The neighborhood sites for this edition of the Chicago Architecture Biennial are installed on the city’s vacant lots, leaving me wondering about the long-term impact these installations will have on neighborhoods. Understanding that these are ephemeral installations, meant to enliven, inspire and provoke change, do they make a difference in many of the disinvested neighborhoods throughout Chicago, particularly on the South and West Sides of the city?
Coming on the heels of the city’s Invest South/West programs that Mayor Lightfoot’s Planning Commissioner Maurice Cox and Transportation Commissioner Gia Biagi have initiated, these installations lend a dynamic shot in the arm—perhaps a vaccine—to the pandemic of blight that has infected these neighborhoods for decades.
When you look at the history of these neighborhoods, from Bronzeville to Roseland, from West Garfield Park to Austin, there is a dynamic and storied history of prosperity and growth, affluence and commerce that has gone missing since the white flight of the 1960s. What is left are blocks and blocks of vacant lots of rubble, boarded-up buildings waiting to crumble and streets with weeds growing through the cracks to make it to sunlight.
Over the years, there have been interventions across the South and West Sides of Chicago: Amanda Williams’ “Color(ed) Theory” painting houses bright colors for the 2015 Chicago Biennial; Theaster Gates redeveloping his own Greater Grand Crossing neighborhood a building at a time; Ghian Foreman taking over the Overton School and surrounding lots in Bronzeville and growing sunflowers as if they were a field of sunshine. Let’s not forget about Bernard Loyd creating Boxville Marketplace or Emmanuel Pratt and his Sweet Water Foundation snatching up swaths of vacant parcels and abandoned buildings and transforming them into community assets. These are examples of people taking back their land from ruin in their own neighborhoods and making a long-term investment in their future.
Investment is what’s most needed. The South and West Sides definitely have more vacant lots and boarded-up buildings than the North Side of Chicago. There’s more crime and hardship. So when real estate developers and investors need their return on investment in seven years or less, they’ll definitely take the easy path, with more expensive land where it can be developed and flipped easily. The banks like that too: less risk. The vacancies on the South and West Sides will require significantly longer-term investments to reach their potential. Fifteen years minimum, thirty years more likely. But find me a developer or bank who’s willing to go that route, and I’ll also find you a much higher interest rate on that loan. Unless you’re already vested in those areas, it’s a tough sell.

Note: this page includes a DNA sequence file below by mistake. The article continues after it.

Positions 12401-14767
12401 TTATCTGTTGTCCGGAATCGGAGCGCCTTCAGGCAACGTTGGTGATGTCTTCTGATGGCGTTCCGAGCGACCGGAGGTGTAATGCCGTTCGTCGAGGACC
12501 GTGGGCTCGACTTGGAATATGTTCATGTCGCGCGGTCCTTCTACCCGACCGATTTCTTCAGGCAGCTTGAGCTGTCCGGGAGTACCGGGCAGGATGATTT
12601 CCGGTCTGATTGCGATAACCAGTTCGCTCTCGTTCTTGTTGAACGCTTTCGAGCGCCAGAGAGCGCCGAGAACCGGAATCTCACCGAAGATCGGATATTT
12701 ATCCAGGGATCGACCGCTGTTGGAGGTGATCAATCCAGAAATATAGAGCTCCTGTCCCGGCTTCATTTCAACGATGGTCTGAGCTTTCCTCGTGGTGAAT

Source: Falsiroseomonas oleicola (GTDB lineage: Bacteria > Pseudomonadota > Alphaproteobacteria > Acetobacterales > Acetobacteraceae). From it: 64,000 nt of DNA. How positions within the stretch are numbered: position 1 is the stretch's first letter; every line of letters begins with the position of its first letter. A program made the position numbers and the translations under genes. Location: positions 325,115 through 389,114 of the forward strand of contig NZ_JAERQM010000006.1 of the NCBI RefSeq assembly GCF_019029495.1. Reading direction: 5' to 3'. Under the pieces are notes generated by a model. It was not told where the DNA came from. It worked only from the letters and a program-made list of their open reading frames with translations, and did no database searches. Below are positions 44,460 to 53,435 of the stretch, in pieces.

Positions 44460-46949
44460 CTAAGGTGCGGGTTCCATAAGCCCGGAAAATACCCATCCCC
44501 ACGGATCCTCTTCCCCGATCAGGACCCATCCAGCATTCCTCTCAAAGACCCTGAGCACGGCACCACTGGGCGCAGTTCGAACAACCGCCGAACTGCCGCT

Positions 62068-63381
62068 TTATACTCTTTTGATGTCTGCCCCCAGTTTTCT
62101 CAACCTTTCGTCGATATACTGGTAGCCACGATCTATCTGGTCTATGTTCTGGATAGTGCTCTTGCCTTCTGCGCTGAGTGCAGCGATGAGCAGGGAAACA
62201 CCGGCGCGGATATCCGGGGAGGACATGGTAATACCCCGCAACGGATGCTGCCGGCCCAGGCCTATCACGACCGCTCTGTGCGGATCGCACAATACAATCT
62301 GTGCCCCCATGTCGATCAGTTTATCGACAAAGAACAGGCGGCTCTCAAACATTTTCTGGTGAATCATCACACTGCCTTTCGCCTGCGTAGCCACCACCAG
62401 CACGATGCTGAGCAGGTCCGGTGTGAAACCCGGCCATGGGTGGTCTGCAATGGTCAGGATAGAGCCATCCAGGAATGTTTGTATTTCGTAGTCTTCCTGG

I once thought that it would take fewer than thirty years for land to return to its natural state. Possibly in Las Vegas if there was an apocalypse and the sand swept across the Strip! But these parcels of land in Chicago have been vacant for well over fifty years and it looks the same as it did when the buildings first came down.
This past year saw more interventions that brought brightness to the neighborhoods. Lamar Johnson Collaborative’s Pop Courts at Chicago Avenue and Lockwood opened up last month and has the Austin neighborhood sizzling with excitement. The 75th Street Boardwalk was a collaboration of our firm, Site Design Group, with Brook Architecture, Booth Hansen, Vladimir Radutny and Krueck Sexton Partners that took up parking spaces to help businesses in Chatham realize an increase of up to thirty percent in business revenue. Our collaboration with Studio Gang to create a roller-skating rink in West Garfield Park has folks at Madison and Pulaski groovin’ to the beat. Design Trust, an entity created by Katherine Darnstadt, Paola Aguirre and Elle Ramel is leading three different teams of architects to create sidewalk and street interventions in South Chicago, Humboldt Park and Back of the Yards. The vacancies in the neighborhoods are slowly getting filled. But it’s not enough. There has got to be a plan for longevity, building wealth and reinvestment. This Biennial is the beginning of that plan.
We now have a different challenge ahead. The pandemic of 2020 has decimated the office real estate market in downtown Chicago. It’s not coming back anytime soon. Folks have figured out how to work remotely. They don’t have to share space and germs with their co-workers. So what happens to all of that investment? Does it go back into the neighborhoods where everyone can have their live/work space? Can they grow their own food in the vacant lot next door? Does the value of the neighborhoods grow while the downtown, the Central Business District, reinvents itself? This is the beauty and the promise of the 2021 Chicago Biennial. It gives us pause to think: just how available is this city?